Wareham Planning Board waits on seeking rule changes for unregistered boats

Sep 24, 2018

Planning officials are reviewing bylaws designed to clean up unkempt properties after facing several questions during a public hearing.

On Monday, Planning Board members discussed proposed rule changes they originally planned to place before voters at October’s Town Meeting. After hearing from residents, members voted to bring the changes forward at Spring Town Meeting after rewriting the rules.

The changes, if approved, would have allowed officials to fine property owners who have ungaraged heavy equipment and unregistered boats and trailers in yards.

Although local zoning bylaws prohibit parking more than one unregistered motor vehicle on a residential parcel, boats are not currently included. Officials noted that businesses selling boats would be allowed to park more than one in a lot with permission from the Board of Selectmen.

Director of Planning & Community Development Ken Buckland said the bylaw change would allow residents to be fined for having more than one unregistered boat visible. The bylaw would also prohibit all unregistered boats from being parked in a front yard.

“In a coastal town, we would expect people to store boats in the off season,” said Buckland. “But if they start a collection we will have the authorization to issue fines.”

Owners would be fined $20 per day per boat for a violation, which is the same fine for unregistered motor vehicles.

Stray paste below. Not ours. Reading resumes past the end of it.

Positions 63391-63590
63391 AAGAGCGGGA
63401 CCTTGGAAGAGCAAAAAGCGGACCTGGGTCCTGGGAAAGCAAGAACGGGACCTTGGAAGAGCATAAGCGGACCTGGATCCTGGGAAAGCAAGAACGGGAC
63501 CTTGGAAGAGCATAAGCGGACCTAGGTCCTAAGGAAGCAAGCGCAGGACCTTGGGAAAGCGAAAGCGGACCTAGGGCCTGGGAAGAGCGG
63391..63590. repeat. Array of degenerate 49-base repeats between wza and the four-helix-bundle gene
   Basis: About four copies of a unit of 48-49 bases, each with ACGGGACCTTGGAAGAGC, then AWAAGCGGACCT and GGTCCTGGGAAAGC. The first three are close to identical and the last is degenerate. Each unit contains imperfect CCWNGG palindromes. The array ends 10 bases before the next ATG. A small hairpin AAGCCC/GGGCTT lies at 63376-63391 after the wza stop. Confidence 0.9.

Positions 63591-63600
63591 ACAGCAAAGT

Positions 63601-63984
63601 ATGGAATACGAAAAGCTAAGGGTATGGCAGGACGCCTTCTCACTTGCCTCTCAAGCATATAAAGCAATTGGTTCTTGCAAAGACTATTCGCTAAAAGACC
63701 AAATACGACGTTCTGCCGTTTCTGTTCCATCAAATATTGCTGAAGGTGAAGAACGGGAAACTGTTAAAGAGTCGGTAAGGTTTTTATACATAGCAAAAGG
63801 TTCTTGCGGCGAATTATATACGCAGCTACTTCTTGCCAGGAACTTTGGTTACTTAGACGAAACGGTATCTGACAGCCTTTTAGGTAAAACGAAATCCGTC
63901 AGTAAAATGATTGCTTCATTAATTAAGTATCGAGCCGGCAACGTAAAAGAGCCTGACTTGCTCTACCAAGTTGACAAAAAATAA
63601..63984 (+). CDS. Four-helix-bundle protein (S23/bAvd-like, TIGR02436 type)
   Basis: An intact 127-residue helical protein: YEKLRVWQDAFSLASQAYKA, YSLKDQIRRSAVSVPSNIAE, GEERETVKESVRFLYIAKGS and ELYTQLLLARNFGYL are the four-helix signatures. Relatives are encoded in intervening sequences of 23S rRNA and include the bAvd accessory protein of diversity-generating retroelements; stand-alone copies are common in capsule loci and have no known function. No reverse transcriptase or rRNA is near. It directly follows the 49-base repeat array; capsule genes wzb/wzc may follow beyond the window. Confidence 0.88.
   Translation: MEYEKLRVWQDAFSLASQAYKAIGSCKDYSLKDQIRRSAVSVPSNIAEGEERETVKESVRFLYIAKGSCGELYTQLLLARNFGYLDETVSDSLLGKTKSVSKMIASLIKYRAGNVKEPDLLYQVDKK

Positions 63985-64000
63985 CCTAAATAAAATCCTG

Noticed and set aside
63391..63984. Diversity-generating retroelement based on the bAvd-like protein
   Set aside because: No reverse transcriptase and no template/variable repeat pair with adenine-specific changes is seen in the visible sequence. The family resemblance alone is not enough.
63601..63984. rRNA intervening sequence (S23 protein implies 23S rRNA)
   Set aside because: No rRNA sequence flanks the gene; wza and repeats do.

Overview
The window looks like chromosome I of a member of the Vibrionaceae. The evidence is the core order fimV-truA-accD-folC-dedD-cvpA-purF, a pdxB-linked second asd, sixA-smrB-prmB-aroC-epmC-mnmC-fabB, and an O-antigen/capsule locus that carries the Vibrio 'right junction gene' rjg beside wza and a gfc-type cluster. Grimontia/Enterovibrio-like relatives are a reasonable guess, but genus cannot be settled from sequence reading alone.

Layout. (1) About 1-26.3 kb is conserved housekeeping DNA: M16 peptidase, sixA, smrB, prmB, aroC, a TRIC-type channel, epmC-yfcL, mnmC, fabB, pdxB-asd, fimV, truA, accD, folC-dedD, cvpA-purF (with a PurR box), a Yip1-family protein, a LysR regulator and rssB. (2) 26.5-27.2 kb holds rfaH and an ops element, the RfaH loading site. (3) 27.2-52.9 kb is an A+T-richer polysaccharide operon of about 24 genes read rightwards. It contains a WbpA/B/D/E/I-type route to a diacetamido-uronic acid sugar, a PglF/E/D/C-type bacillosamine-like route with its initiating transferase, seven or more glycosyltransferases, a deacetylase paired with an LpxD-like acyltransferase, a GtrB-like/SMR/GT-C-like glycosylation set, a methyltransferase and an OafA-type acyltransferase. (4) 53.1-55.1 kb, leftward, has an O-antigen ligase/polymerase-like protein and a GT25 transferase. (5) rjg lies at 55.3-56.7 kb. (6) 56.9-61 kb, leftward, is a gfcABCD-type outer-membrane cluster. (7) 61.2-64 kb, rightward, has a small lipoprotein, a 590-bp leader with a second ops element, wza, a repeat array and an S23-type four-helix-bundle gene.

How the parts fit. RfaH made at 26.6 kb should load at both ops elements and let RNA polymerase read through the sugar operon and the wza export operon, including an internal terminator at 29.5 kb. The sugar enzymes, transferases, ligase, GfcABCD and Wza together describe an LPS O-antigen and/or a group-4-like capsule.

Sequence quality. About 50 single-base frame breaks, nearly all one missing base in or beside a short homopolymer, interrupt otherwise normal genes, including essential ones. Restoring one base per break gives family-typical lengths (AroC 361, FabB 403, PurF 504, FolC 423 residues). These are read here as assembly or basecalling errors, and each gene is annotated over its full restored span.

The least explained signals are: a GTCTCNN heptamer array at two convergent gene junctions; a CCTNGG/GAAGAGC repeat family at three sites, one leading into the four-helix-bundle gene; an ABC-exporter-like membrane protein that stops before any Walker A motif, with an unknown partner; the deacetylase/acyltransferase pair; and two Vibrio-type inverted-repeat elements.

Resident David Heard asked if kayaks, canoes and small sailboats would be subject to the change. Chair George Barrett said that issue had been discussed and language would be added exempting small vessels from the bylaw. He added the changes were proposed by building department officials seeking enforcement options for problem properties.

Planning Board members said another bylaw change would have required heavy construction equipment and similar items be hidden from public view.

Town engineer Charlies Rowley noted the bylaw as written may adversely affect businesses that sell equipment and construction materials.

Heard agreed, saying the bylaw was unclear.

“If you have a 10-foot truck, do you need a 10-foot fence?” asked Heard. “I don’t want the town to get involved in lawsuits because we hadn’t thought these things through.”

Heard also asked that the town’s attorney review the language of the bylaw.

“Most of these are to aid the building commissioner in responding to a complaint,” said Barrett. “But your point is well taken.”